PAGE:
Where to buy: Zieben-Mare, Franklin, 248-539-8879, ziebenmare.com // Odd Fellows Antiques, Berkley, 248-399-6098, oddfellowsantiques.com // Williams-Sonoma, Somerset Collection South, Troy, 248-637-0672, williams-sonoma.com // Sur-la-Table, Somerset Collection South, Troy, 248-283-1051, surlatable.com // Plum Market, West Bloomfield, 248-626-7000, plummarket.com // Anthropologie, Birmingham, 248-593-5653, anthropologie.com // Orvis, Royal Oak, 248-542-5700, orvis.com


You might not need everything, but here’s a complete list to consider.

  • Food
  • Drinks
  • Cooler
  • Basket
  • Portable grill
  • Picnic blanket or tablecloth
  • Tarp or plastic tablecloth to put under the blanket (if the ground is damp)
  • Folding camp chairs and portable tables
  • Antibacterial gel or wipes
  • Bug spray
  • Sunscreen
  • Umbrella
  • Serveware/plates/cups
  • Tongs, big spoons, and serving dishes
  • Knife and small cutting board
  • Scissors
  • Napkins
  • Paper towels
  • Condiments: Salt,pepper, mustard, ketchup, and such
  • Bottle opener and corkscrew
  • Trash bags
  • First-aid kit
  • Fun stuff: Frisbees, a football, etc.

Brazilian Hot Dogs

You’ll need good quality hot dog buns or rolls for this recipe, since the sauce has quite a bit of liquid, which will quickly make lesser buns soggy.

Hot Dogs (your favorite brand), grilled
Good-quality buns

Assemble the hot dogs and spoon a large serving spoonful of the Brazilian Peppers Sauce (recipe below) over the hot dog (try not to use very much liquid). Eat immediately.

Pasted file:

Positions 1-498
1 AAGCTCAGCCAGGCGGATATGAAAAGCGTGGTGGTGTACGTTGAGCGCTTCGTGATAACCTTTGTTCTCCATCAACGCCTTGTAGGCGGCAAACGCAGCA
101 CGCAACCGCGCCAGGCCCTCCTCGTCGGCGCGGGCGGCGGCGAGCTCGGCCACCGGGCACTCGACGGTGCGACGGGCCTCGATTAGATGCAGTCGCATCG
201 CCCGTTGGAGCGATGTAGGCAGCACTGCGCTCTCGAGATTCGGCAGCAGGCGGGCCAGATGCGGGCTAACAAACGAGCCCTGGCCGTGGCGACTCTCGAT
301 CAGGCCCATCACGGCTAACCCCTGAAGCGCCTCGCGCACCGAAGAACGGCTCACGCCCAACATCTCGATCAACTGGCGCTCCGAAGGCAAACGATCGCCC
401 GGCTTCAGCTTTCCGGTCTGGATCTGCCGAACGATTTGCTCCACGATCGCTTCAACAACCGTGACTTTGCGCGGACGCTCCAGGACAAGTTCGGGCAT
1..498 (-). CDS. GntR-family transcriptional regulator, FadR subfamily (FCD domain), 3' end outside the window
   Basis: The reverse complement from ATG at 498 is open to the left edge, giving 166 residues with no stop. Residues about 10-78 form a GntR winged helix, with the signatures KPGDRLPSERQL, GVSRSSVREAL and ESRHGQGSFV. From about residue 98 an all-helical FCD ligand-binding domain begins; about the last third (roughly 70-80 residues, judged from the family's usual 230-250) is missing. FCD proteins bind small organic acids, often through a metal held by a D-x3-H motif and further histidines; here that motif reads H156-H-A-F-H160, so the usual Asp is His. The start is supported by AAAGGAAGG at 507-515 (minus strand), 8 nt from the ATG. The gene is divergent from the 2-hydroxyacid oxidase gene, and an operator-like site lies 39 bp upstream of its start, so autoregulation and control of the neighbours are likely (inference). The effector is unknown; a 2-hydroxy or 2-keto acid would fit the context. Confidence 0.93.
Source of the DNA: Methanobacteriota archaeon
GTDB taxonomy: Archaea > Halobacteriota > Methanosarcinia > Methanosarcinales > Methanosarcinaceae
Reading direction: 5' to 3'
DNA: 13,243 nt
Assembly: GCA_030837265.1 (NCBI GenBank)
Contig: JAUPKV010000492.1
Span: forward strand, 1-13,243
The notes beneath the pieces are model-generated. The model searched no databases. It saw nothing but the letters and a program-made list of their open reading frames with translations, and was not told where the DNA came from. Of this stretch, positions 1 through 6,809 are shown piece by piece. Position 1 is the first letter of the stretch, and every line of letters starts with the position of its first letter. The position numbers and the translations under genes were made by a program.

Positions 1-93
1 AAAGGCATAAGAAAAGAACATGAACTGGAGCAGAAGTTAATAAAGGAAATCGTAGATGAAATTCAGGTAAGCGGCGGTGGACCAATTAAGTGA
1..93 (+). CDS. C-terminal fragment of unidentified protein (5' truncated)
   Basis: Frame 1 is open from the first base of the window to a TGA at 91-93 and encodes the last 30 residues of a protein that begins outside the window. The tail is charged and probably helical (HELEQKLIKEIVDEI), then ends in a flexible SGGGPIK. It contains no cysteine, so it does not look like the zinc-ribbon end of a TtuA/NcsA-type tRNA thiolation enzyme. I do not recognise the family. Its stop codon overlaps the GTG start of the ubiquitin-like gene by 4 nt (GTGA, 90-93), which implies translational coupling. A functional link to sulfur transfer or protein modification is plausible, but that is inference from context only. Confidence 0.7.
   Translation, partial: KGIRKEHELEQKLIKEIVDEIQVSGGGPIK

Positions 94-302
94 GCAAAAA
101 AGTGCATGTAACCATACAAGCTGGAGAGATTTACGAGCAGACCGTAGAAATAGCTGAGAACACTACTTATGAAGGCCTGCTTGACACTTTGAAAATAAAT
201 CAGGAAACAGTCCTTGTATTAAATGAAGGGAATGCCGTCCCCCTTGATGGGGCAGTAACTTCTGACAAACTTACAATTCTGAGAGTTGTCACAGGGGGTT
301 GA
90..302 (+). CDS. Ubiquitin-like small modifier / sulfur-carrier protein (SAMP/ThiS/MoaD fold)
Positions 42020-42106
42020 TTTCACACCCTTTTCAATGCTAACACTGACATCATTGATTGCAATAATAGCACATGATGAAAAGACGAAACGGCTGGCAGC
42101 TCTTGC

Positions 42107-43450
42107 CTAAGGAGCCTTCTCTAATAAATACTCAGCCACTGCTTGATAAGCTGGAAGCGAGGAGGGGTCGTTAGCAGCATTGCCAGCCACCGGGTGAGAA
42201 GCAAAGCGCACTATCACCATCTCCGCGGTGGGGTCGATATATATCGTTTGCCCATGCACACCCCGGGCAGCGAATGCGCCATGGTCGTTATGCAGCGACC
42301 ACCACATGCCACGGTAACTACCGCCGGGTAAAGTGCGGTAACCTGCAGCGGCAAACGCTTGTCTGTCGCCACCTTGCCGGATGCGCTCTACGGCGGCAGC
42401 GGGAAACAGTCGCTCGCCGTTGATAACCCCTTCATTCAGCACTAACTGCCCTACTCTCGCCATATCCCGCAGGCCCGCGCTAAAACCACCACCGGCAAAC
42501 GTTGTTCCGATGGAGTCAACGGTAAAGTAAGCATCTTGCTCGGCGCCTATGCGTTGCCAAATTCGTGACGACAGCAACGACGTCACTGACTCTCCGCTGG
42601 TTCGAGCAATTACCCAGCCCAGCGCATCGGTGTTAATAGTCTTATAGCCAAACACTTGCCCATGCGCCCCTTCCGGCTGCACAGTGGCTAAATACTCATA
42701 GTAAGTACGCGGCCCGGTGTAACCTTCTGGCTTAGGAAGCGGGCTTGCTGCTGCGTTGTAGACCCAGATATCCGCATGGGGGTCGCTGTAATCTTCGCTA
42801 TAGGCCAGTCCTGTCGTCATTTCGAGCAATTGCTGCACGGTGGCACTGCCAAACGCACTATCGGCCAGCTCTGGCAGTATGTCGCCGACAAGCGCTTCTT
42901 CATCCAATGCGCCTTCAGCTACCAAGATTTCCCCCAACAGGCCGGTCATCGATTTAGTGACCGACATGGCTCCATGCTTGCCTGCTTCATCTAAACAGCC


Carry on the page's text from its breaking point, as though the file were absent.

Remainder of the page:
This sauce is my version of what’s served at hot dog stands all over Rio de Janeiro. I take it further and serve on hamburgers, grilled salmon, and more.

1/4 cup olive oil
4 cups sliced yellow or Spanish onion
8 bell peppers, assorted colors
4 cups fresh chopped tomatoes, or 1 can (28 oz.) diced tomatoes in juice
1/4 cup sugar
1/4 cup red wine vinegar, or more to taste
Salt and pepper to taste
Hot red pepper sauce (such as Tabasco) to taste

Heat oil in a large pot over high heat. Add the onions and cook, stirring frequently, for 5 minutes. Add the remaining ingredients, stir well, and bring to a boil. Reduce heat and simmer, uncovered, for 30 minutes. Allow to cool for 10 minutes before seasoning to taste with salt, pepper, and hot pepper sauce. The sauce should be sweet and sour, so adjust the vinegar to taste, as well. Makes sauce for 12 or more hot dogs.


2 pints (4 cups) grape tomatoes, halved lengthwise
3 cups peeled, seeded, diced cucumber
1/2 cup fresh chopped dill
¼ cup red wine vinegar
3 tablespoons extra virgin olive oil
1 bunch chopped scallions,
white and green parts, garnish
Kosher salt and pepper to taste

Combine all ingredients and toss well. Makes 8 servings.


If your picnic site has a grill, you can freeze the chicken in the marinade and leave it in your basket for up to four hours as it defrosts (it will take much longer if you’re defrosting in a cooler). Simply grill the chicken on-site.

2 ½ to 3 pounds small or medium boneless and skinless chicken breasts (if the breasts are large, cut each in half horizontally into 2 halves)
2 tablespoons minced garlic
2 tablespoons fresh rosemary leaves
1/3 cup white wine vinegar
1/4 cup olive oil
1/2 teaspoon pepper
1/2 teaspoon red pepper flakes
1 tablespoon brown sugar
2 teaspoons paprika

Place all ingredients in a large zipper-style bag and turn several times, massaging the marinade into the chicken. Marinate for up to 5 hours.

Prepare a grill to medium-high heat. Remove the breasts from the marinade (discard marinade) and grill for 6 to 7 minutes per side. Allow to cool completely before packing. You may wish to cut the chicken into strips for sandwiches. Makes 8 servings.


1 large or 2 medium eggplant, unpeeled, and sliced lengthwise into 1/4-inch slices
3 zucchini, halved lengthwise
2 red bell peppers, halved lengthwise